Ahmedabad: Prime Minister Narendra Modi's rhetoric linking Pakistan to the Congress notwithstanding, there was a lot less communal polarisation on the ground in this Gujarat election than in earlier iterations. Despite the best efforts of Modi and the BJP, neither Hindutva nor vikas could become mainstream campaign issues for voters this time. Multiple factors led to this election being different.
Firstly, Modi's elevation from chief minister to prime minister has taken Gujarat’s political discourse beyond the 2002 communal violence. As long as Modi was chief minister, the Opposition Congress and the media used to keep 2002 as the central prism through which to look at him. Modi himself worked hard to change his image from one linked to riots to one of a man who created a new model of development. But with cases over riots and alleged fake encounters keeping Modi's Hindutva image alive, election discourse centred around Hindutva.
Modi remains the most popular person in Gujarat, but he’s no longer the polarising figure of yore. He is instead a prime minister facing great expectations.
2017 is not 2002
The political discourse on the ground was occupied with other issues. If the 2002 election was about the riots, 2007 about vikas and 2012 about making Modi prime minister, the 2017 election agenda was not set by Modi or the BJP. Even if the BJP wins comfortably, it lost the election narrative to the Patidar agitation, agrarian distress, GST troubles and so on. Caste may not be as salient here as in many other states, but this election was more about caste than Hindu consolidation.
With the economy hitting a bad patch, farmers complained of low prices for their produce and traders just about adjusting to the GST shock, the BJP was unable to make a strong pitch for vikas either. Regardless, urban Gujarati voters and many even in villages still credit Modi and the BJP as having turned the state around in two decades. Just that, at the level of political discourse on the ground, the BJP was unable to make it a talking point among voters.
The Patidar agitation particularly hit Hindutva discourse hard as it showed a fault line in the 'Hindu consolidation' project. Led by Hardik Patel, Patidars damaged Hindutva by making Patidars and reservations a bigger talking point than Hindutva. When asked who was winning the election, many voters said they expected the BJP to win but that the Patidar factor had brought the Congress into a close contest.
The disenchantment of at least a section of Patidar youths with the BJP has hit the Hindutva discourse for another reason. Patels are at the cutting edge of Hindutva politics in Gujarat. If the loss of Patel support for the BJP becomes a long-term phenomenon in Gujarat, the project of Hindu consolidation could be long-term as well.
The other pole of polarisation
The Congress played its part well to prevent Hindu-Muslim polarisation. The party gave five tickets to Muslims, as opposed to six last time, but has shied away from making noise about Muslim voters or issues. Rahul Gandhi’s temple visits helped counter the image of the Congress as an anti-Hindu and pro-Muslim party. Congress sources say the party declined to make Rahul visit dargahs.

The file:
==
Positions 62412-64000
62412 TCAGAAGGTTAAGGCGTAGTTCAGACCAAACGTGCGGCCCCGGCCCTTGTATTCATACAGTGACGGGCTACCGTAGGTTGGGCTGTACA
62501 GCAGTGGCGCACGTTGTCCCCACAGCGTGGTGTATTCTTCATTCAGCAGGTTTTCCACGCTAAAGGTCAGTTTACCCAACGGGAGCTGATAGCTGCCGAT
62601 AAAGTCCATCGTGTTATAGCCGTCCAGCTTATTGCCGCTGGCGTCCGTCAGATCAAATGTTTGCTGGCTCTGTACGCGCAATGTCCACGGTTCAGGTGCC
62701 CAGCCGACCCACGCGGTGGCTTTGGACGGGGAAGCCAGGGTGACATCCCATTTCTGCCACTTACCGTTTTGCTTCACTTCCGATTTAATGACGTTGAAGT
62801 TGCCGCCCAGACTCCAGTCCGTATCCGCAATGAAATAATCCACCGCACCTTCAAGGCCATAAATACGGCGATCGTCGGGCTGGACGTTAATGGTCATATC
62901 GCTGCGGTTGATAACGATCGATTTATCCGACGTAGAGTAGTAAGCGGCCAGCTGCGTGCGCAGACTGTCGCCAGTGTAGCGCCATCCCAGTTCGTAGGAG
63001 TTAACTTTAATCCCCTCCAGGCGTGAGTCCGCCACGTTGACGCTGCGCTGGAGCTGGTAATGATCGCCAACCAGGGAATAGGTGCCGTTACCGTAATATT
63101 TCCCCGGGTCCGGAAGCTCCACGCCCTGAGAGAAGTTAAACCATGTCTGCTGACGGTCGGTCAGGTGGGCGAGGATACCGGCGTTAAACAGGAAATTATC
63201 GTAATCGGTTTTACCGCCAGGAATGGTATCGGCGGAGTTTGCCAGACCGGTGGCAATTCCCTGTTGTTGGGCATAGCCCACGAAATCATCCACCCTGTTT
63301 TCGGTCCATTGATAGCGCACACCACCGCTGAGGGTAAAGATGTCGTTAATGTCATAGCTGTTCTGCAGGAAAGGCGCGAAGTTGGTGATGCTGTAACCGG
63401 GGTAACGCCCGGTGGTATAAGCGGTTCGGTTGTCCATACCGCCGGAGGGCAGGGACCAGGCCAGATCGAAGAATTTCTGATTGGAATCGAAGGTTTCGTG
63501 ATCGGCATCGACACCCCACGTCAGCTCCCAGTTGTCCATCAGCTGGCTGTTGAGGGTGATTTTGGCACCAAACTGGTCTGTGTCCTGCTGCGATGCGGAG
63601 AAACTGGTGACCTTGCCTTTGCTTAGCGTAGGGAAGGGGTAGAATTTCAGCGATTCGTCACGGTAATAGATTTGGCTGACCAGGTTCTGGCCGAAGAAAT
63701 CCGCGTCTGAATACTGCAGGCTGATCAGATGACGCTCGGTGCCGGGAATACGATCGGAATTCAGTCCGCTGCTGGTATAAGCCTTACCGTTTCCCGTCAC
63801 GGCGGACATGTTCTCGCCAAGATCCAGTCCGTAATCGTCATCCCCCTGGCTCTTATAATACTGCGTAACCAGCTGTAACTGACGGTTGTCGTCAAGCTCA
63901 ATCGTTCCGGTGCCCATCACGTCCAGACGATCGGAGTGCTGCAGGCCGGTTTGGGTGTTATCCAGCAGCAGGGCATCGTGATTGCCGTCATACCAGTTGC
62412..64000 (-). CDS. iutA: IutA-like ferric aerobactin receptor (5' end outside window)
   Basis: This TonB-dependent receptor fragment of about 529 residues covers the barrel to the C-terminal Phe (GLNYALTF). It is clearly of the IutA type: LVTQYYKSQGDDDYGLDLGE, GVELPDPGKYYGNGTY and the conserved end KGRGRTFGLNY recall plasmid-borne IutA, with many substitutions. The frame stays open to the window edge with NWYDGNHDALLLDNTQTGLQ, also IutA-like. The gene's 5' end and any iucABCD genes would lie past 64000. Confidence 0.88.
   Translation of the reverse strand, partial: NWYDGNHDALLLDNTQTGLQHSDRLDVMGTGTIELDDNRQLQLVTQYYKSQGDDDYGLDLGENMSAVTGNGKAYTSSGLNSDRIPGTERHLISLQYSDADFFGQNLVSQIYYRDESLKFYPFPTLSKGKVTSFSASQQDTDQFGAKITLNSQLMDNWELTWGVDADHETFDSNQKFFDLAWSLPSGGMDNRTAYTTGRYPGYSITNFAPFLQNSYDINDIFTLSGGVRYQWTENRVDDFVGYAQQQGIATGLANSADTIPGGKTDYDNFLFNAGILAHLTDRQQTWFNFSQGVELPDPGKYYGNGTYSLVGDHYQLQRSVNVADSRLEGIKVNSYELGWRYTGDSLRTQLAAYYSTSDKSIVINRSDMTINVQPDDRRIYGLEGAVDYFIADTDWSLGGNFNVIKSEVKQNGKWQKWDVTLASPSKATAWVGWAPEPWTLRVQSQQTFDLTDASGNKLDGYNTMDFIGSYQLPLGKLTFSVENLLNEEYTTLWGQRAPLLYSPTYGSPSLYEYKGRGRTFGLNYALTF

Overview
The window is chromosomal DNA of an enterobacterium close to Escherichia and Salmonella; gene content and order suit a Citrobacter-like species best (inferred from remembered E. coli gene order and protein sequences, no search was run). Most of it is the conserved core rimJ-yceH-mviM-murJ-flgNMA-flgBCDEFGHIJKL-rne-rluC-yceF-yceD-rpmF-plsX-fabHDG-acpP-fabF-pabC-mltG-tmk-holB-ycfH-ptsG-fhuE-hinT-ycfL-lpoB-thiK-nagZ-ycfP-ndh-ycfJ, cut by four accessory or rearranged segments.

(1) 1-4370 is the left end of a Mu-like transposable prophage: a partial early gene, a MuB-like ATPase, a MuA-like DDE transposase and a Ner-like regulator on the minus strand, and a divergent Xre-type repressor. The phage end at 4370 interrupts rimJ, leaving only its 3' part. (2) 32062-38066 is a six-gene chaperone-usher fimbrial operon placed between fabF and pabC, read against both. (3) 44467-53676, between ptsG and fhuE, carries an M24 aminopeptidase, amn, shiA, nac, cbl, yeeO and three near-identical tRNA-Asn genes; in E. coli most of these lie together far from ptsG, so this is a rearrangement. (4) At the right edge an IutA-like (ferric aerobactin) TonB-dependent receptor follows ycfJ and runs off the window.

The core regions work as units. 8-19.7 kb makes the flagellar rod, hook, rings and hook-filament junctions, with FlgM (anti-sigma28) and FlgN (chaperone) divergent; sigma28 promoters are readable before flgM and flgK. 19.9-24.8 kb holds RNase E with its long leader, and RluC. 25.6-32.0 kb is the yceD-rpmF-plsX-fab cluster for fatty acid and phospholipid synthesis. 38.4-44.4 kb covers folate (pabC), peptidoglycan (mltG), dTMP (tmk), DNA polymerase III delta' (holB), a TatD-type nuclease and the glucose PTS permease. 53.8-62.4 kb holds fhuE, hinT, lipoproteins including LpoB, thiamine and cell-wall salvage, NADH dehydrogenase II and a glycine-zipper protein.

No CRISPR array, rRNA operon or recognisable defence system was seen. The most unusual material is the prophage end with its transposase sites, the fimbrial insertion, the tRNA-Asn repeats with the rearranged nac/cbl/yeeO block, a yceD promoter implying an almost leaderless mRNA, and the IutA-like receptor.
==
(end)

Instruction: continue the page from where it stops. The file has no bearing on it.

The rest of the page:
Key to this was keeping Ahmed Patel contained in Delhi. His influence on ticket distribution and the party’s over-all strategy has also declined, while Rahul led from the front. This made the 2017 election less about Narendra Modi versus 'Ahmed Mian' and more about Rahul coming into his own.
The BJP tried its best to revive Ahmed’s sagging career in Gujarat; a false poster of Ahmed with Rahul proclaiming the former would be chief minister should the Congress win Gujarat mysteriously sprung up days before the first phase of polling. It also helped that the liberal intelligentsia and the NGO-Left from Delhi and Ahmedabad had causes other than Juhapura to worry about, such as helping Jignesh Mevani alienate Hindu voters in his constituency.
This is not to say that Gujarat became secular overnight. The fear that Muslims would get empowered with a Congress victory still prevents many from voting for the Congress. While Rahul's temple visits silenced some of this discourse, it would have been fully neutralised if the Congress had a chief ministerial candidate.
Hindu identity remains a big factor, especially for urban voters, but this election showed Hindutva has diminishing returns unless it is accompanied by vikas.
This is what explains Modi's rather extreme comments linking the Congress with Pakistan, referring to Rahul's succession as "Aurangzeb raj" and naming nondescript Congress politicians from Kashmir to bring Muslims into the discourse.
The final truth of an election is the winner. If the BJP does poorly, the failure of the Hindutva trick will be widely hailed, and it will be incorrectly said by Left-liberal commentators that secularism has won. It’s not secularism, it’s the sidestepping of Hindutva with other issues. If the BJP comfortably wins this election, as is likely, it will be said that the prime minister’s Pakistan/Muslims discourse saved the day. The truth of the ground, however, is that voters were not talking about this. They were talking about Patidars, vikas, GST, economy, irrigation, education and so on.
If the BJP wins, it could be because of OBC consolidation, its tribal outreach, Modi’s personal popularity, the fact that a fellow Gujarati is prime minister and can’t be let down, or because the BJP has a ground machinery far more powerful than the Congress.
It won’t be because of Hindu-Muslim polarisation.
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Updated Date: Dec 15, 2017 10:08 AM